New Delhi:

Holding that the menstrual status of a woman is deeply personal and an intrinsic part of her privacy, the Supreme Court on Friday said social stigma associated with the biological and physiological process of a woman has no place in a constitutional order and any discrimination on that basis cannot be allowed.

Allowing entry of all women devotees, irrespective of age, inside the Sabarimala Temple, the majority verdict of a five-judge Constitution bench said menstruation age could not be a ground to create any social and religious barrier for women to enjoy rights to equality and dignity given under the Constitution and to exclude them on that basis would be derogatory to equal citizenship.

“The stigma around menstruation has been built up around traditional beliefs in the impurity of menstruating women. They have no place in a constitutional order. These beliefs have been used to shackle women, deny them equal entitlements and subject them to the dictates of a patriarchal order. The menstrual status of a woman cannot be a valid constitutional basis to deny her the dignity of being and the autonomy of personhood…The Constitution must treat it as a feature on the basis of which no exclusion can be practised and no denial can be perpetrated. No body or group can use it as a barrier in a woman’s quest for fulfilment, including in her finding solace in the connect with the creator,” Justice D Y Chandrachud said in his judgment.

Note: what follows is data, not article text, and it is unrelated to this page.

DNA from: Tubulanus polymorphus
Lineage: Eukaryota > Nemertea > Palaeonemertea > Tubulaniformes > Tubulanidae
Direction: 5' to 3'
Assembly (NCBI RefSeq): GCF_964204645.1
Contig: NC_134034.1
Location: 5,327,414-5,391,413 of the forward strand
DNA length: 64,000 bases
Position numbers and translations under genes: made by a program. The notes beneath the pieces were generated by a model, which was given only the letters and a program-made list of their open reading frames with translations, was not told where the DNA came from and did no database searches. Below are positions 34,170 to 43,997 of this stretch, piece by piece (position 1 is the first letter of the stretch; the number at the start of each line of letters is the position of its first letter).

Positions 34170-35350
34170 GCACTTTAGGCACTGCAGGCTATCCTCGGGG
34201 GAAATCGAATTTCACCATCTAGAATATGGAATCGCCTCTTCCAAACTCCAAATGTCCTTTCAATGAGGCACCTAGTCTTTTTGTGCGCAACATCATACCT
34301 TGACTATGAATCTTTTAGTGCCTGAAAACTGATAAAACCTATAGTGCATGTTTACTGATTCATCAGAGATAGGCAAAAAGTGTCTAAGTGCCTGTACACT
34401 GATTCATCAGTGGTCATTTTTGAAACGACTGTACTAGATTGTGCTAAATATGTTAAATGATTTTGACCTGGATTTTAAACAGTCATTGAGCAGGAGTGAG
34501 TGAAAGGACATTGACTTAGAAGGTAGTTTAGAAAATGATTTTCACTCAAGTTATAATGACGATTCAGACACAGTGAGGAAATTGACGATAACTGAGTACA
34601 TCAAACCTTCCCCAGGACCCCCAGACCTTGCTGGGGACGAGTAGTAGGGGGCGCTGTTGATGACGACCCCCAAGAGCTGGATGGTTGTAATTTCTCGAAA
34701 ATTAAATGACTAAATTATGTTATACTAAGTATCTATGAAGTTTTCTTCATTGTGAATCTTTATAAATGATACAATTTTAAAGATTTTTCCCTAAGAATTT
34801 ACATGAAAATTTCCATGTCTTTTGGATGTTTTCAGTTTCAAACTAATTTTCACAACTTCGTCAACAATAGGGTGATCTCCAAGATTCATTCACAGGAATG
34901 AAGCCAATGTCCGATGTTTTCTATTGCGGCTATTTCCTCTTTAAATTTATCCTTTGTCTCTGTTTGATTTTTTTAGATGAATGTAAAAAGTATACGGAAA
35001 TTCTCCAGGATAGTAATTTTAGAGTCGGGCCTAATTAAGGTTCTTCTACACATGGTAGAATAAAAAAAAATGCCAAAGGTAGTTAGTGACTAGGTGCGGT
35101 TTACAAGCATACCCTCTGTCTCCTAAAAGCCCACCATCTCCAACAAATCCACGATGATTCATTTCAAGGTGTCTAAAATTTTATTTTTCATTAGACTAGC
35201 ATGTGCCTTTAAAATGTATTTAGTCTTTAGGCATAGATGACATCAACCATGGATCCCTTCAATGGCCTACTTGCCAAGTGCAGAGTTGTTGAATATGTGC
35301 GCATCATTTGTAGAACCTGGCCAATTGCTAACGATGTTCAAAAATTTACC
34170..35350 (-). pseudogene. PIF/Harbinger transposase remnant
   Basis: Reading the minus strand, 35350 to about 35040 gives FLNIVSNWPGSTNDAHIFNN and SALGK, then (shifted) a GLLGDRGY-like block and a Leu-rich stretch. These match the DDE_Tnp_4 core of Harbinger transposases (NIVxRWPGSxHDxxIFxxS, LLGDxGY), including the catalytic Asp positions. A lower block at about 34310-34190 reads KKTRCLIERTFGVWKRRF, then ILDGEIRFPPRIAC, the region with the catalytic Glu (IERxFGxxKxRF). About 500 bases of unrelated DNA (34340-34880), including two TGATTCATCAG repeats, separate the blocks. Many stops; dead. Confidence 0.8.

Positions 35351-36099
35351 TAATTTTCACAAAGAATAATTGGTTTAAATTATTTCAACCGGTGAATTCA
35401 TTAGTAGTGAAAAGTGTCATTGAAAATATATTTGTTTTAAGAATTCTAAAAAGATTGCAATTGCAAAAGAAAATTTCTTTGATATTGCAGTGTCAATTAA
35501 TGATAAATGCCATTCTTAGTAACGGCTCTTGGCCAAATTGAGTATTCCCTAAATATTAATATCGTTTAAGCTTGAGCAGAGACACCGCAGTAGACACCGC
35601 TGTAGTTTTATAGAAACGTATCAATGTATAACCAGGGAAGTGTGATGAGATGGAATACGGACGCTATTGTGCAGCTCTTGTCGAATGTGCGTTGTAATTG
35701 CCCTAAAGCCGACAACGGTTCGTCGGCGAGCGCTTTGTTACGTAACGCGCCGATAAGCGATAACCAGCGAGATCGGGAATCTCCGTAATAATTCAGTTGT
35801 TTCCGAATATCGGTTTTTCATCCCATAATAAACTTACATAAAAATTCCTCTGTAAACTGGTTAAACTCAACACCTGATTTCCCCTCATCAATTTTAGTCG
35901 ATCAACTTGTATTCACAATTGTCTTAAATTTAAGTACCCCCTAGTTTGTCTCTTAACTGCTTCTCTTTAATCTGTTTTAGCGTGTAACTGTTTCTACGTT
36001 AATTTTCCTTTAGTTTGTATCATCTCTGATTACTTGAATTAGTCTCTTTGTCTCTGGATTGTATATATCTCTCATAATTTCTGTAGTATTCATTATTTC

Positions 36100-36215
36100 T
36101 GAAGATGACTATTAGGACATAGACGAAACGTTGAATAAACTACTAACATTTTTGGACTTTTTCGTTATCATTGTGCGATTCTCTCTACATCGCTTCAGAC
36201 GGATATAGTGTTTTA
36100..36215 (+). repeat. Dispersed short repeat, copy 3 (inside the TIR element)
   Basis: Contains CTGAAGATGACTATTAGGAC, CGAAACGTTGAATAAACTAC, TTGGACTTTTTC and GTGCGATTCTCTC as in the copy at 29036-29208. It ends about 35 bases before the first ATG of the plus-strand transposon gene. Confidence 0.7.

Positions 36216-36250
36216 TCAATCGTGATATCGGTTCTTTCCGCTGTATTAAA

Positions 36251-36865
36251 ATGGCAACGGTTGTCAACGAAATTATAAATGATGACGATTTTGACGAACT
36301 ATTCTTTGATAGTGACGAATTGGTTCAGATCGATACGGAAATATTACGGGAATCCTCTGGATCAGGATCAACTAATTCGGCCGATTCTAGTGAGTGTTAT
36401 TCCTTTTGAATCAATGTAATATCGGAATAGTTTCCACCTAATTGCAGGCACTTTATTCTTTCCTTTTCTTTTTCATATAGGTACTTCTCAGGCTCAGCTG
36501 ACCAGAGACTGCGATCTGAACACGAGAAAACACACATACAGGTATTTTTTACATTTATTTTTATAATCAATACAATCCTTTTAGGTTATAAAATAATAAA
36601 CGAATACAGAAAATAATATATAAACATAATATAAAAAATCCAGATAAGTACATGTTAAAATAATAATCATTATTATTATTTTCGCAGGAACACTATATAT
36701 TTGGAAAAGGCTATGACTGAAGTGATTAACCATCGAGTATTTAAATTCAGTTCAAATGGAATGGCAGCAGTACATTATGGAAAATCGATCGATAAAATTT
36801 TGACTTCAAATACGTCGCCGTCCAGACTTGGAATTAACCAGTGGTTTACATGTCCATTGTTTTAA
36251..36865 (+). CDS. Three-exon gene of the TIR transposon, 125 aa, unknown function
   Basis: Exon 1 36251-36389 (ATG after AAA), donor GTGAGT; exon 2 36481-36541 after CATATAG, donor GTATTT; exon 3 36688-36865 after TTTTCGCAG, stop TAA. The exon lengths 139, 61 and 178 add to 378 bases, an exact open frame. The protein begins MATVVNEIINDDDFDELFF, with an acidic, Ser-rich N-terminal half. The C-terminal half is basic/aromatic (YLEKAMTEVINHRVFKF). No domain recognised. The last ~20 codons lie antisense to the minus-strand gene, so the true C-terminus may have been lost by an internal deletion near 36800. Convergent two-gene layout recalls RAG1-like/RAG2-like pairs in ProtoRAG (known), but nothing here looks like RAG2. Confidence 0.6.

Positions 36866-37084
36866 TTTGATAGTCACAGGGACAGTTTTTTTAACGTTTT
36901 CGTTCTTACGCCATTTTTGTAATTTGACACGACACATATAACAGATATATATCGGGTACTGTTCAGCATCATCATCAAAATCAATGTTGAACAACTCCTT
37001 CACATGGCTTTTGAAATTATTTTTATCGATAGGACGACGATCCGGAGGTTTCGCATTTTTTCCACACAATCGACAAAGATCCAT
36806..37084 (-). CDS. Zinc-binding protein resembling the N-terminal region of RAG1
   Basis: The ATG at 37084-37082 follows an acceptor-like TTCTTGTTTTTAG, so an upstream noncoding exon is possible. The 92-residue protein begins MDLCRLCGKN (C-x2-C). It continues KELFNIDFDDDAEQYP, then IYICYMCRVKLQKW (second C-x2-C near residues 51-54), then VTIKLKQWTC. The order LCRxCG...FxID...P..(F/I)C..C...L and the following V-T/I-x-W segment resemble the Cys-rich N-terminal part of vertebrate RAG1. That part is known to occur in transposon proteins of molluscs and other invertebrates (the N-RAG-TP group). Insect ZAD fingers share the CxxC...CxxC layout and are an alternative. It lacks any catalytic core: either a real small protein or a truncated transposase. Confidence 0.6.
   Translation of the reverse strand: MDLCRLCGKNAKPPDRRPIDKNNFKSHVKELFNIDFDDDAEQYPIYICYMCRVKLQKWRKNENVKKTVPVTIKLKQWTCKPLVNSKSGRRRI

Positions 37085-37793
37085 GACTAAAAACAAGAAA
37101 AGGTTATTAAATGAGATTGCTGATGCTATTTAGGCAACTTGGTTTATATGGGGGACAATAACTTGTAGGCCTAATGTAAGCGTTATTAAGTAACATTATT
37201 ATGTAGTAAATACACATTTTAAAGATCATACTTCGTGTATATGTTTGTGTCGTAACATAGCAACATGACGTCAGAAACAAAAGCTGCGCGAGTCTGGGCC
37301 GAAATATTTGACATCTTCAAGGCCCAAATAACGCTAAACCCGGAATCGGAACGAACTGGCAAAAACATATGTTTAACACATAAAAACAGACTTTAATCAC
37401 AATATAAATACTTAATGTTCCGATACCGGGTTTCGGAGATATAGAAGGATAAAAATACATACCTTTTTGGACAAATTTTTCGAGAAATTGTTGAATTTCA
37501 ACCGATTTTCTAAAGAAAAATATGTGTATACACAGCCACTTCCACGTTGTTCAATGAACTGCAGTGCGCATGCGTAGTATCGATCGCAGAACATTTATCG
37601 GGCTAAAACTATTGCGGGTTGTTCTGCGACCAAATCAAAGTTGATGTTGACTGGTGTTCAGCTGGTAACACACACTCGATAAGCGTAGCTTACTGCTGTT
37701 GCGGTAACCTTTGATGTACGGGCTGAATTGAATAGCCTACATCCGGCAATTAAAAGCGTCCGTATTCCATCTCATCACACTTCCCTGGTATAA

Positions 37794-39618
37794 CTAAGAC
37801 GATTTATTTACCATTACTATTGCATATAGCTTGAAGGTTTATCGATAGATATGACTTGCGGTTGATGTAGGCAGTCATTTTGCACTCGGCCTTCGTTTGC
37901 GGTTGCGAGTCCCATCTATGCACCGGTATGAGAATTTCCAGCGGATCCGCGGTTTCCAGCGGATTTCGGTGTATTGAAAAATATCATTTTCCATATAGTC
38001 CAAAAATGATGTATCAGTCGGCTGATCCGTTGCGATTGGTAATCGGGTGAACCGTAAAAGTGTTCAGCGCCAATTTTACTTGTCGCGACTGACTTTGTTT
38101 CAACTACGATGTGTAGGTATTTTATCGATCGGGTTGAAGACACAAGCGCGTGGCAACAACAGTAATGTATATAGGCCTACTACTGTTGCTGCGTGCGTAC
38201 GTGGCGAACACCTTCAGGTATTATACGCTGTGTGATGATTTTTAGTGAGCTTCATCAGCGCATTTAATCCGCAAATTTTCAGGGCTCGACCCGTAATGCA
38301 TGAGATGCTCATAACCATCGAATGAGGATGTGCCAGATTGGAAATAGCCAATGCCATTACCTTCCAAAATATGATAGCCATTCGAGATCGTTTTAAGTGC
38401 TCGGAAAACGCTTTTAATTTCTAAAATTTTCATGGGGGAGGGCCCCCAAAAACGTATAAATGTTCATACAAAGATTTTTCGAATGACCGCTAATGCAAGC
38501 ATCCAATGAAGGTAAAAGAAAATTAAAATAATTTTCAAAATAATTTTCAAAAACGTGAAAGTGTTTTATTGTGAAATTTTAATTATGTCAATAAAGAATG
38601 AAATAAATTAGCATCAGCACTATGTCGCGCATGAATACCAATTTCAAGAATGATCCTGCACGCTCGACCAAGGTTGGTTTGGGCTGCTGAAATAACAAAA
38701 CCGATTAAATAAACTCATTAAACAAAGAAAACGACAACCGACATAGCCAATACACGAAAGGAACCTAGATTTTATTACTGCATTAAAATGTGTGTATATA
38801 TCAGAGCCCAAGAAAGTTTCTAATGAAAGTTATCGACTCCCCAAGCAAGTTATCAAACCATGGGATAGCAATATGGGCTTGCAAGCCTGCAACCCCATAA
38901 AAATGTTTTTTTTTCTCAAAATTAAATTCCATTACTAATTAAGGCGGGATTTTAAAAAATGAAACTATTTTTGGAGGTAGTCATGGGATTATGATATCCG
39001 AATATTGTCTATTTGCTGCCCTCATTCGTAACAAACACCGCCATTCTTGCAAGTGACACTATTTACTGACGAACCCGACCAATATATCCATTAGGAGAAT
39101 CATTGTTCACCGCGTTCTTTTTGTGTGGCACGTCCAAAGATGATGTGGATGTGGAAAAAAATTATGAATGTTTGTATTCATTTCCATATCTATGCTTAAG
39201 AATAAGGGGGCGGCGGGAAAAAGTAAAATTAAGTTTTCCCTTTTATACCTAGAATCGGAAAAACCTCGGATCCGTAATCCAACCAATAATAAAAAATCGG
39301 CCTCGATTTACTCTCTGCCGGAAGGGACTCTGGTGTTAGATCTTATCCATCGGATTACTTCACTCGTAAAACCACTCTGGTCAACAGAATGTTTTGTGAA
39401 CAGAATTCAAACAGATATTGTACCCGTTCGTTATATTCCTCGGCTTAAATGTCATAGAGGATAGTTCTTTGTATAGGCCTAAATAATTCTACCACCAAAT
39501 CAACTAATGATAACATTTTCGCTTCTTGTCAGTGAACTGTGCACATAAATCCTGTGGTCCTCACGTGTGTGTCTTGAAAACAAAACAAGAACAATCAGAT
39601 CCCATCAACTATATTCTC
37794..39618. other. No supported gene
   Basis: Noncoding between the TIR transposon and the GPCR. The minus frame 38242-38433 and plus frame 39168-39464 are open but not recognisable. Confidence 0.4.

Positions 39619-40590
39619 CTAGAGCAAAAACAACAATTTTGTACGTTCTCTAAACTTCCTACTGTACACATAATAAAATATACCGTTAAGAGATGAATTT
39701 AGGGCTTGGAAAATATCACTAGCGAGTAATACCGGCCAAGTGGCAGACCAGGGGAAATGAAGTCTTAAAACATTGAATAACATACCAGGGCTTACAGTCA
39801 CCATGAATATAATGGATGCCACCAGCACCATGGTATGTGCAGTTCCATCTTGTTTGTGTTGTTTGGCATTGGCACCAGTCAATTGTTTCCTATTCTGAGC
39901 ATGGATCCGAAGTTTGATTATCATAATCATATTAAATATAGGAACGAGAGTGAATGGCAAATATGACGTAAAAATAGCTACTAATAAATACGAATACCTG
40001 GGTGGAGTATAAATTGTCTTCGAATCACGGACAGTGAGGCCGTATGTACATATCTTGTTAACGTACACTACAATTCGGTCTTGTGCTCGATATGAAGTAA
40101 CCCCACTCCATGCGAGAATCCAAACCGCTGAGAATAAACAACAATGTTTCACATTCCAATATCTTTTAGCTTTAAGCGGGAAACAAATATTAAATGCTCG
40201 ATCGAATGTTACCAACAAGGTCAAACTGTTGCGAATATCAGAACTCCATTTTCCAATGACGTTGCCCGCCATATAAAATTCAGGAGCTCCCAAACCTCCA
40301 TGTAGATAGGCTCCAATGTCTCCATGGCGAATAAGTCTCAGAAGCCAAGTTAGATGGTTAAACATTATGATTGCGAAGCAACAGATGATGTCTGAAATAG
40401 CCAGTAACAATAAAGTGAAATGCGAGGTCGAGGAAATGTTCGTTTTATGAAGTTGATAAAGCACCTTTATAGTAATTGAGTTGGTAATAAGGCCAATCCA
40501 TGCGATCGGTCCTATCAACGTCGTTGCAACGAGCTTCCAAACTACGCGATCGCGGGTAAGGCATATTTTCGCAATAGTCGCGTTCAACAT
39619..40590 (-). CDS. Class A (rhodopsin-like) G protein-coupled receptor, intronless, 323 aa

Justice Chandrachud said treating menstruation as polluting or impure and imposing exclusionary disabilities on the basis of menstrual status is against the dignity of women which is guaranteed by the Constitution. Appealing for a change of mindset regarding menstruation, he said practices which legitimise menstrual taboos limit the ability of menstruating women to attain freedom of movement, right to education and right of entry to places of worship and, eventually, their access to the public sphere.

“Irrespective of the status of a woman, menstruation has been equated with impurity, and the idea of impurity is then used to justify their exclusion from key social activities. Our society is governed by the Constitution. The values of constitutional morality are a non-derogable entitlement. Notions of purity and pollution, which stigmatise individuals, can have no place in a constitutional regime,” he said. “Prejudice against women based on notions of impurity and pollution associated with menstruation is a symbol of exclusion. The social exclusion of women, based on menstrual status, is but a form of untouchability which is an anathema to our constitutional values,” Justice Chandrachud said.

Delving on the social stigma associated with menstruation, Justice R F Nariman said all the older religions speak of the phenomenon as being impure, forbidding women’s participation in religious activities but the more recent religions have accepted it as a natural process which cannot be ground for discrimination.

“However, in the more recent religions such as Sikhism and the Bahá‘í Faith, a more pragmatic view of menstruation is taken, making it clear that no ritualistic impurity is involved. The Sri Guru Granth Sahib deems menstruation as a natural process — free from impurity and essential to procreation. Similarly, in the Bahá‘í Faith, the concept of ritual uncleanness has been abolished by Bahá‘u‘lláh,” Justice Nariman said.

The SC said that stigma around menstruation has no place in a constitutional order

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